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Literature-related discovery and innovation: Chronic kidney disease

Technological Forecasting and Social Change
DOI: 10.1016/j.techfore.2014.09.013
  • Text Mining
  • Literature-Related Discovery
  • Information Technology
  • Chronic Kidney Disease
  • Chronic Renal Insufficiency
  • Chronic Renal Failure
  • Ckd Causes
  • Ckd Treatments
  • Ckd Prevention
  • Biology
  • Computer Science
  • Ecology
  • Geography
  • Medicine
  • Pharmacology
  • Physics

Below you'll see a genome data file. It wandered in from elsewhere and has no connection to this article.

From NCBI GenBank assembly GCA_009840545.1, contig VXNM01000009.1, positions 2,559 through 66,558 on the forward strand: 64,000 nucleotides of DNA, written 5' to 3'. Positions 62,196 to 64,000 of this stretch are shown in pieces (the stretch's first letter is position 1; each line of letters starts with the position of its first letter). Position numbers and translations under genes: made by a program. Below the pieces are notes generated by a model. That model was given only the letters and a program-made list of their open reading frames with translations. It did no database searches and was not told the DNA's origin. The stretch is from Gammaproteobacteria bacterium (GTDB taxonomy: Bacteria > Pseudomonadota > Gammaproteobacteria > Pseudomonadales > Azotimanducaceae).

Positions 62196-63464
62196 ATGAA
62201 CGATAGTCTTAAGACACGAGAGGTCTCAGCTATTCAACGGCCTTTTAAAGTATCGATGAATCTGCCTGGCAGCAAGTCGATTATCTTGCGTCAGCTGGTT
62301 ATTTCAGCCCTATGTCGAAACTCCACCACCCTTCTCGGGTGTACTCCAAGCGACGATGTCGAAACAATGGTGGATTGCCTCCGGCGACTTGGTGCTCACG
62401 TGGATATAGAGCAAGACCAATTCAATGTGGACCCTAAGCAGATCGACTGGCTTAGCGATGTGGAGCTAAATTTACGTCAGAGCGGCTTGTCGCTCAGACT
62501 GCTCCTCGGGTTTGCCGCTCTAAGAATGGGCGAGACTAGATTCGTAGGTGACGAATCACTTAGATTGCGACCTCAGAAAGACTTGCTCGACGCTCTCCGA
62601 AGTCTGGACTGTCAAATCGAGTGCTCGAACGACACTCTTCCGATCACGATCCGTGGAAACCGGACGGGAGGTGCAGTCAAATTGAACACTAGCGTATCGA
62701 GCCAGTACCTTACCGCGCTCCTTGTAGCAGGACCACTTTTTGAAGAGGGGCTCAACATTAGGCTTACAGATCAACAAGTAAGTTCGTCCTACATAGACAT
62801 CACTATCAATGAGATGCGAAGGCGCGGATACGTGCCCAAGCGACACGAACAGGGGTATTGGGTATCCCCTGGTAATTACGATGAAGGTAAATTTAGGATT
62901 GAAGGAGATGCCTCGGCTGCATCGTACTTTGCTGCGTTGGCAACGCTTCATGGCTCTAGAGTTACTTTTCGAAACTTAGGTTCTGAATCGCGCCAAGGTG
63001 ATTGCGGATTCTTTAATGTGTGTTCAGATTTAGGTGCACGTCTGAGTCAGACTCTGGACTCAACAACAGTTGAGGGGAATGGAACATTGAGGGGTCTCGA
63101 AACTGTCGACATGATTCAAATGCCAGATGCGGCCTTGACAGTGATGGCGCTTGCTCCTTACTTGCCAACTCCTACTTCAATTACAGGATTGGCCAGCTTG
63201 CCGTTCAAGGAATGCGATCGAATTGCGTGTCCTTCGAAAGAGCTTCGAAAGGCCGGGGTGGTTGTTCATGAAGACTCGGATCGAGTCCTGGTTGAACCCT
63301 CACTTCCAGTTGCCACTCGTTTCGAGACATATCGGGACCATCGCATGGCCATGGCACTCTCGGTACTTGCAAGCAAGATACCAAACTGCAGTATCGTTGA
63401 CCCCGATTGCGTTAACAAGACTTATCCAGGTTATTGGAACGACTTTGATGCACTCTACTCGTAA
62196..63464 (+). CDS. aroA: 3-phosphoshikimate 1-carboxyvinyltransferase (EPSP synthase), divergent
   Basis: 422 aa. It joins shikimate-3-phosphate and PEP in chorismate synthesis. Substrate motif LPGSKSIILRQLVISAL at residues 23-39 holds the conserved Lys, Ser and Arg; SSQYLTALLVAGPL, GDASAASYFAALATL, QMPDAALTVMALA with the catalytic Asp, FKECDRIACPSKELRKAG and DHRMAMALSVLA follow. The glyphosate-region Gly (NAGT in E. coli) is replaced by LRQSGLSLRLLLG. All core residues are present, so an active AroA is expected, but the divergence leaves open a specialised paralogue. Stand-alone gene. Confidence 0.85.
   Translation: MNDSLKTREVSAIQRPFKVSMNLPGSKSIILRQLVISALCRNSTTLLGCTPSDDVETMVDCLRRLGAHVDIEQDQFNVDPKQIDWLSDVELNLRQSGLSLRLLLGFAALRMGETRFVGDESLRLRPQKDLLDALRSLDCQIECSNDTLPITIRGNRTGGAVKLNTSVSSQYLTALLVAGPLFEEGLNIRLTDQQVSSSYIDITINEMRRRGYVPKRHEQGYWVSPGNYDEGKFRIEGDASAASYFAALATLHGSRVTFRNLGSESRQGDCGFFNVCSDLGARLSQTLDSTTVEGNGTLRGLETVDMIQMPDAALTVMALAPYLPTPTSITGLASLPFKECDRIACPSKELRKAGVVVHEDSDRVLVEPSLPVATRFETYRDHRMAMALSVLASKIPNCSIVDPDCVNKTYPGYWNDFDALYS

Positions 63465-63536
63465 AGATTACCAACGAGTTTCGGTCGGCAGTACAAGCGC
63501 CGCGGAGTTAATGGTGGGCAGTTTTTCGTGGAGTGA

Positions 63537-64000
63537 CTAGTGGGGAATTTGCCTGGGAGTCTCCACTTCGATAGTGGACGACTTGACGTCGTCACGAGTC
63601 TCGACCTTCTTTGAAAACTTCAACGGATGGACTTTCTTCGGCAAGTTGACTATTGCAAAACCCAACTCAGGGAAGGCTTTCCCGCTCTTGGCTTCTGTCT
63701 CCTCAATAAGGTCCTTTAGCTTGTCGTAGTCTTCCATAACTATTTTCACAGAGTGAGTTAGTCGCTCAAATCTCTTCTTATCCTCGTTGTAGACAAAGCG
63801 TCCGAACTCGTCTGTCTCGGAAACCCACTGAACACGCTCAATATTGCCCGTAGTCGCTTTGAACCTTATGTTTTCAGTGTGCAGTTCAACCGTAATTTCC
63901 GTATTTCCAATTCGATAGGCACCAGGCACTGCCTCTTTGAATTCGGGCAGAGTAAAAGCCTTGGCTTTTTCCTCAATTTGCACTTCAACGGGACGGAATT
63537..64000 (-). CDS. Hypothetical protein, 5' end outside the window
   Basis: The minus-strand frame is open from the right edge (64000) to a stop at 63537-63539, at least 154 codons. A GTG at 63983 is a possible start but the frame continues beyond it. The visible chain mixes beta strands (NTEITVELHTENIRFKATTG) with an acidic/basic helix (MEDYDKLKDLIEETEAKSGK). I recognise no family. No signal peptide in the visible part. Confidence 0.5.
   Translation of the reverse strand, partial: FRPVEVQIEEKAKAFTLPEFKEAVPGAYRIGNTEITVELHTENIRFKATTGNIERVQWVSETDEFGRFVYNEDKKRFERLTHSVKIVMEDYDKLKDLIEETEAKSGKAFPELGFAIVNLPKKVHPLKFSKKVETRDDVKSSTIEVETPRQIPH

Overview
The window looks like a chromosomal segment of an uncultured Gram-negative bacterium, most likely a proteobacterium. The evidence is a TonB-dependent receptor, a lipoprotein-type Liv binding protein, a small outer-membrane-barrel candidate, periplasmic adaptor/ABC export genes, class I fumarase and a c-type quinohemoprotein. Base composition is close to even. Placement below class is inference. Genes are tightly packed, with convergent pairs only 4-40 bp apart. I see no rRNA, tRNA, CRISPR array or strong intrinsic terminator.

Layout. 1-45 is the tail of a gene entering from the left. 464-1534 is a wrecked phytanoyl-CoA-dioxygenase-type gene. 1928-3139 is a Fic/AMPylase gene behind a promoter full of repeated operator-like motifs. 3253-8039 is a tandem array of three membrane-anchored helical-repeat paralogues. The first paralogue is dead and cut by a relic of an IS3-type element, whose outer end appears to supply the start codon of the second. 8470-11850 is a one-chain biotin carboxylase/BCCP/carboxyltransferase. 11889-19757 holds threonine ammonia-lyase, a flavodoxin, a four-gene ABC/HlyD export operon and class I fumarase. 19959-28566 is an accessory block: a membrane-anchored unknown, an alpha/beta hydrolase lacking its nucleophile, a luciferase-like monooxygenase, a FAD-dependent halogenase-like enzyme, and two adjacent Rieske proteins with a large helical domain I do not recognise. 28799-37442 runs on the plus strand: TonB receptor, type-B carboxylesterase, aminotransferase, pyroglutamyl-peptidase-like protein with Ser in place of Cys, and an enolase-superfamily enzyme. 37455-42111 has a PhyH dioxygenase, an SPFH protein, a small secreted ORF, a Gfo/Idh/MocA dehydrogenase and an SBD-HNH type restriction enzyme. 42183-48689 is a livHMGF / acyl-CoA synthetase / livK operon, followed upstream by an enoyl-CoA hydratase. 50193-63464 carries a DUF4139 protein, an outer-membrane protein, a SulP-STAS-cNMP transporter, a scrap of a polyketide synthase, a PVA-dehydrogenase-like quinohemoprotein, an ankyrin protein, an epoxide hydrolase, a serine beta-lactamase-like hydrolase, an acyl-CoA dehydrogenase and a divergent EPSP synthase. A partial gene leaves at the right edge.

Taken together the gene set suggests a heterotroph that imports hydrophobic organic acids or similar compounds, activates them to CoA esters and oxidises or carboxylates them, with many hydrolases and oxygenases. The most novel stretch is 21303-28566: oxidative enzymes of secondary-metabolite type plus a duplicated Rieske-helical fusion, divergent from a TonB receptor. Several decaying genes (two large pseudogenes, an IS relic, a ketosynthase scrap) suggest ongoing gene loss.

Abstract Although different approaches for preventing, reducing, halting, and reversing chronic kidney disease (CKD) have been described in ther medical literature, all related factors have not been identified together. We used an LRDI-based methodology that is potentially applicable to any disease, and is based on the holistic principle that a necessary, but not sufficient, condition for restorative treatment effectiveness is that potential causes must be removed initially or in parallel with treatment. Literature-Related Discovery and Innovation (LRDI) is a text mining approach that integrates discovery generation from disparate literatures with the wealth of knowledge contained in prior scientific publications. LRDI seeks to identify foundational causes that, if eliminated, could potentially reverse chronic and infectious diseases. We implemented LRDI in three steps by: 1) identifying major symptoms of CKD, 2) identifying and removing foundational causes that drive the symptoms identified, then 3) identifying treatment(s) to reduce, halt, or reverse the progression of CKD and eliminate the remaining symptoms and damage caused by CKD (if not irreversible). We presumed that identifying and eliminating all of the foundational causes as comprehensively, thoroughly, and rapidly as possible may potentially achieve the desired medical goals and obviate the need for any pharmacologic treatments in selected patients. There were two major types of advances made in this study: information technology and medical. The major information technology advance was development of a query to identify the full-spectrum of foundational causes for CKD, and substantially upgrading a query used previously to identify the full spectrum of treatments. The major medical advance was identification of over 900 potential CKD direct and indirect foundational causes that encompass discovery and innovation, along with over 900 CKD direct and indirect treatments that encompass discovery and innovation. The foundational causes were comprised of environmental and occupational exposures, biotoxins, iatrogenic, and lifestyle factors. The myriad treatments ranged from foods, food extracts, drugs, biological, biophysical, and lifestyle changes. A limitation of the LRDI method is that the magnitude of these associations cannot be determined. Nonetheless, after prioritizing potentially relevant factors, eliminating as many upstream or foundational causes as possible may provide benefits to patients with CKD beyond the current emphasis on downstream pharmacologic approaches.

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